Attorney General Files Lawsuit Against Neglectful Property Management Company, Demands Justice for Tenants

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HARRISBURG, PA — Attorney General Michelle Henry has filed a lawsuit against SBG Management Services, Inc., a Philadelphia property management company. The lawsuit alleges multiple violations, including unsafe housing conditions and retaliation against tenants who filed complaints. Attorney General Henry stated that her office will not tolerate landlords who neglect property maintenance and put residents at risk.

The Office of Attorney General filed suit this week against SBG and its owner and principal Philip Pulley.

Tenants living in SBG properties — including Lindley Towers and Cresheim Valley Apartments in Philadelphia — allegedly experienced repeated, serious problems, including deteriorating interior and exterior surfaces, rodent and cockroach infestations, broken and unsecured doors and locks, excessive leaks and water damage, and exposure to raw sewage and mold. Last year, many tenants at Lindley Towers were present in their homes when the façade of the building collapsed.

The suit seeks restitution for consumers and restrictions on SBG from renewing lease agreements and collecting rent until all properties are repaired, and licenses and certifications are in good standing.

“This management company neglected the safety and basic human needs of their tenants, then thought they could intimidate those who spoke up by imposing unfair retaliatory fees,” Attorney General Henry said. “My office will not tolerate landlords who fail to maintain properties and put Pennsylvanians at risk.”

The lawsuit alleges that SBG, among other things: failed to maintain their rental properties in a safe and suitable condition; made misrepresentations regarding repairs and maintenance; entered into leases and collected rent without required rental licenses and lead-safe certifications; imposed unfair retaliatory fees upon tenants who filed complaints with the Office of Attorney General’s Bureau of Consumer Protection; and engaged in illegal self-help eviction practices.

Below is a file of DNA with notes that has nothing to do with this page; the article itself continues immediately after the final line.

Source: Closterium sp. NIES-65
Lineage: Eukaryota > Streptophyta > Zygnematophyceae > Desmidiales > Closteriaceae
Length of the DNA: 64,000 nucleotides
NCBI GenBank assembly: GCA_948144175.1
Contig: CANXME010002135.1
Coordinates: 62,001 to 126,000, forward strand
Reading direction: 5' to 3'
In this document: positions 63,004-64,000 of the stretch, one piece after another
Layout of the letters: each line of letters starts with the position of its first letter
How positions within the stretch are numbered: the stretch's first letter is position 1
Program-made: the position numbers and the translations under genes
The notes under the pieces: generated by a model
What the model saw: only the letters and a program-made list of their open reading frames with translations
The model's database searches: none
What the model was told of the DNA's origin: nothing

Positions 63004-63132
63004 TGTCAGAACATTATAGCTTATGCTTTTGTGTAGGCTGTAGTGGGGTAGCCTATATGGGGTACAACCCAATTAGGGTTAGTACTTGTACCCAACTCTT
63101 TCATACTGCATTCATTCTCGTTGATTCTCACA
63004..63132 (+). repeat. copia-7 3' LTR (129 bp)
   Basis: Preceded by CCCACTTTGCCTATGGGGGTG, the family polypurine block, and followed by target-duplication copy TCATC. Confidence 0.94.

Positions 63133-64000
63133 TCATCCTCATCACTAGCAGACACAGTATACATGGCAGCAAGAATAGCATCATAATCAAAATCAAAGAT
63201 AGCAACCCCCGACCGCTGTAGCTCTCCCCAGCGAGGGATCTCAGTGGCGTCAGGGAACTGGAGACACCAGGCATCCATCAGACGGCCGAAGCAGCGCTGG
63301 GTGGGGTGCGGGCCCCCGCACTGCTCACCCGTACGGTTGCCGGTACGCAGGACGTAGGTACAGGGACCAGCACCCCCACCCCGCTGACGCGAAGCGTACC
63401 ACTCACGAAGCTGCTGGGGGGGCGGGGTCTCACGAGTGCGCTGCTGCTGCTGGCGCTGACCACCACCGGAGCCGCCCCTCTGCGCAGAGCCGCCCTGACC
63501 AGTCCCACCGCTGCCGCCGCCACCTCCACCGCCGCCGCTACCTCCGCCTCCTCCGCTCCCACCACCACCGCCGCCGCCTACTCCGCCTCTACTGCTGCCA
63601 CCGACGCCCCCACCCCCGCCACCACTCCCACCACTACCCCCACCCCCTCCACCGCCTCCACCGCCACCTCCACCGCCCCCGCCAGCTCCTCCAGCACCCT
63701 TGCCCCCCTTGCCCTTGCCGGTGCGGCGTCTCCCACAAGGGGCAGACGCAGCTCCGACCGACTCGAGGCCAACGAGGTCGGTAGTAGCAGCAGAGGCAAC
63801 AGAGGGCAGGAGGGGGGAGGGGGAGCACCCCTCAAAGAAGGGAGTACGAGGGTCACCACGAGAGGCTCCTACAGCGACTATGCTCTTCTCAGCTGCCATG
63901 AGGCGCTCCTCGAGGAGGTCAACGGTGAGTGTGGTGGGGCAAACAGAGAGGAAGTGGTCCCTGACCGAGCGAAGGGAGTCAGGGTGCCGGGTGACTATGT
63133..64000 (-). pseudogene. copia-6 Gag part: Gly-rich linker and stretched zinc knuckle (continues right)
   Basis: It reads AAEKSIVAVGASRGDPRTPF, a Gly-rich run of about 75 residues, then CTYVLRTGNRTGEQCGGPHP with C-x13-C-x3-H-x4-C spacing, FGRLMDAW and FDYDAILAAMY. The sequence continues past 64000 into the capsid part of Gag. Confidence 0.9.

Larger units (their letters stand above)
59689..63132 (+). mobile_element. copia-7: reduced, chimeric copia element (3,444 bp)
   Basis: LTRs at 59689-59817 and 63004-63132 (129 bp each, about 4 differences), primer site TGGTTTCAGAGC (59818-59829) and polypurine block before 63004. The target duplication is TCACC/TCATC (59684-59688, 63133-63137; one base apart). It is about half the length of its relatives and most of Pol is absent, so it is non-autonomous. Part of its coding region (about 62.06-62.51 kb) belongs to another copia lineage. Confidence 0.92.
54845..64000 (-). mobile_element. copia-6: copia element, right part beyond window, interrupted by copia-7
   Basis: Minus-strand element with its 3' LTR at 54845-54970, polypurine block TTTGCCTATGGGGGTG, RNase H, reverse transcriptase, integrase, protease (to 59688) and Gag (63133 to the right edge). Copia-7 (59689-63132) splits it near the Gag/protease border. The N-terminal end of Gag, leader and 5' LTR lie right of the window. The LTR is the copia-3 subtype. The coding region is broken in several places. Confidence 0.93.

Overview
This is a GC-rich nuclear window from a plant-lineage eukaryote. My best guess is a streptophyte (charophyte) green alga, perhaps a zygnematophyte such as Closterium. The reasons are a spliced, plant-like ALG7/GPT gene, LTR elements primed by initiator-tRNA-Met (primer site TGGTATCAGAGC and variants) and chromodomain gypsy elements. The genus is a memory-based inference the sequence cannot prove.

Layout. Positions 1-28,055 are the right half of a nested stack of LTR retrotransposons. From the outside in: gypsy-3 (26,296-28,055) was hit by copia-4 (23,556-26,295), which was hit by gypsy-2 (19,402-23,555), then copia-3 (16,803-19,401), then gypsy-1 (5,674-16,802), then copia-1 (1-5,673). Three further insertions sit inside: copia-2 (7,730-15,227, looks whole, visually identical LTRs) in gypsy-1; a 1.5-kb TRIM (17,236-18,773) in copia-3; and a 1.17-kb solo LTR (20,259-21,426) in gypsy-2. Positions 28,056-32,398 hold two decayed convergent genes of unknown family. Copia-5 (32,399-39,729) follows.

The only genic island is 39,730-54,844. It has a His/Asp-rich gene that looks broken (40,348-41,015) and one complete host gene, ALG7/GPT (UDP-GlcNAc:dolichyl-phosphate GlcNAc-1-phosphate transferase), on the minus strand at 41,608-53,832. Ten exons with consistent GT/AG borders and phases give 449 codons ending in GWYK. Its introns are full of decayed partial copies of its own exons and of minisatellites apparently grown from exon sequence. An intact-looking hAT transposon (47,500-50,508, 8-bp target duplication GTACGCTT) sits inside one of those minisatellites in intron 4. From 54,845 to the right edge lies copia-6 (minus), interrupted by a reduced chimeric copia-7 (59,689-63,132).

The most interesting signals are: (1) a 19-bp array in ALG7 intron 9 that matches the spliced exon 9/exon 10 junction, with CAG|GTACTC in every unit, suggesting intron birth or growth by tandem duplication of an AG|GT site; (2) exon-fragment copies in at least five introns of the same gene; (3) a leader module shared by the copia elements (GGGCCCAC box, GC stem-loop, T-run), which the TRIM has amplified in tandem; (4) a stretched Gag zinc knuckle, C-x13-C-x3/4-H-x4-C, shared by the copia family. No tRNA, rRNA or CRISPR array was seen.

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Tenants brought issues to the attention of SBG Management, but the problems were not fixed in a timely manner, if at all — even when requests involved urgent, dangerous conditions.

The defendants’ years-long, systematic failure to reasonably maintain their rental properties ultimately came to a head in September 2022, when the roof and exterior façade of Lindley Towers partially collapsed while tenants were present in the building, leading to the building being declared “unsafe” and tenants being forced to relocate from their homes.

One Cresheim Valley Apartments tenant said, “There continues to be constant fear from current tenants that if they utilize their tenant rights, there will be significant consequences from SBG Management, which includes non-renewal of leases, threats of eviction, and substantial rent increases.”

In addition to SBG Management Services, Inc. and Pulley, the lawsuit names a number of corporate co-defendants for which Pulley serves as sole shareholder and principal. Related parties 2nd Chance Initiative, LLC, and Paul Early are also named as defendants in the lawsuit.

Any consumers who have had similar experiences with SBG Management or the other defendants should file a complaint online with the Bureau of Consumer Protection or contact the Bureau at 1-800-441-2555.

The complaint requests the court order that the defendants:

  • Are permanently prevented from any practices that violate the Consumer Protection Law;
  • Are forbidden from entering into or renewing leases, collecting rent, or recovering possession of leased premises unless and until the defendants have all properties inspected, all defects and damage repaired, and obtain all required licenses and certifications for their properties;
  • Pay restitution to all consumers who have suffered losses as a result of the defendants’ conduct; and
  • Pay civil penalties of $1,000 for each violation of the Consumer Protection Law and $3,000 for each violation involving a consumer age 60 or older.
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The lawsuit was filed in the Philadelphia County Court of Common Pleas.

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